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The TV Column: Executives Sound Coy About New Series's Political Edge

"Shows are open to interpretation. People bring subjective thoughts to it . . . but there is no particular agenda," Peters said -- again, lacking verve.

One critic finally asked directly, "Do you have any concerns that this might be seen as a slap at the Obama administration, or do you hope that it will be seen that way?"

Peters began to go into people- and-their-pesky-subjectiveness mode: "People will bring to it what they bring to it. . . . If one group wants to claim it as their show and another group wants to claim it as their show, that's their prerogative," he said, looking like a close-up of Bette Davis haggling over terms with studio suits.

"Would you really be that comfortable if the birthers started claming it as their own?" the critic persisted. Birthers, of course, believe Obama was not born in the United States and is therefore not eligible to be president.

"Obama is an alien?" exec producer Jeffrey Bell asked, looking like a close-up of Mariska Hargitay after getting a particularly unconvincing response to "Where were you on the night of September 24?" from some molester on "SVU."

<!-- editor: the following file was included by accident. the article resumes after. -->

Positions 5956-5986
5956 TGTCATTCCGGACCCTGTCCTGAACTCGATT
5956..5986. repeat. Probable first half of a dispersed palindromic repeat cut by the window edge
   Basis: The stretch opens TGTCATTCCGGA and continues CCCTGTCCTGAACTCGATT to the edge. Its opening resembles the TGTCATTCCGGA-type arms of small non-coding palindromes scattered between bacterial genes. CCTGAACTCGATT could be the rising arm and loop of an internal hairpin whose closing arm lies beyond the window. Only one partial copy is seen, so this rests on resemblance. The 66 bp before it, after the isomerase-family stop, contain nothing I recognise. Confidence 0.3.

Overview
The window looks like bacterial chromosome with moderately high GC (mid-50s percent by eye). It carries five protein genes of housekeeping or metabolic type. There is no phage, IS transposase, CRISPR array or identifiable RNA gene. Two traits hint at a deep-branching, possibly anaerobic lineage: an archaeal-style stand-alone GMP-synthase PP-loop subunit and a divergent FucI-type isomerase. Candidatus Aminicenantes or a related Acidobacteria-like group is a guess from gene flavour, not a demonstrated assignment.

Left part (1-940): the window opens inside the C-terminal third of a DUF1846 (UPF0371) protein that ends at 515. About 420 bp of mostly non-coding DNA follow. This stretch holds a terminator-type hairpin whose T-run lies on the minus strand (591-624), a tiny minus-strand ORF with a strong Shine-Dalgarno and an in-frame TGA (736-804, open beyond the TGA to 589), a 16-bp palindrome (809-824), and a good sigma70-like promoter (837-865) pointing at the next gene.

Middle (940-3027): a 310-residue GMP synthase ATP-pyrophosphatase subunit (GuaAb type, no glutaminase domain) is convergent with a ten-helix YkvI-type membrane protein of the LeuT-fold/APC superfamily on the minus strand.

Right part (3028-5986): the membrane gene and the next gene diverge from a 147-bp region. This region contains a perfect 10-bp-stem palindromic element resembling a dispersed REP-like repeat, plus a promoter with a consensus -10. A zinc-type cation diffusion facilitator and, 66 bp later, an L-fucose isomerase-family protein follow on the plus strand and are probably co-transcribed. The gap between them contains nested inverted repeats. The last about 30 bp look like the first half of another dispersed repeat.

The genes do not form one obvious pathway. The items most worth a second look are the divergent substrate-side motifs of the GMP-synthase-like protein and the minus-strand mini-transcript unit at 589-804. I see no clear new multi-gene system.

"Look, there are always going to be people who will look for agendas in everything," Bell continued. "This show was conceived during the Bush administration; it got executed during an Obama administration," he said (counting we suspect, on the critics not understanding the distinction).

"There are people on either side of the aisle who can find things. You can say, 'Yeah, look how stupid these people are for following blindly and believing everything the government is saying,' and you can have people who are upset about that," Bell continued.

"And you can have other people saying, 'Look at these people who are promising everything at no cost and they are leading them to their doom.' For us, both sides have strengths and weaknesses. Let's get people to show up and watch it and talk about it. But to try to tie it to the birthers, or anything, is kind of, you know, ridiculous."

Dancing Around Paula

ABC Entertainment Group chief Steve McPherson wants a piece of Paula Abdul. He finds his "Grey's Anatomy" star Katherine Heigl, on the other hand, "unfortunate."

McPherson joins the parade of television executives to appear before TV critics at Summer TV Press Tour 2009 after "American Idol" judge Abdul sent her "I'm Outta Here" tweet, and be asked if they'd put Paula on a show.

"Absolutely, absolutely," McPherson said when asked specifically if he'd like to see Paula on his network's ballroom dance competition series, "Dancing With the Stars."


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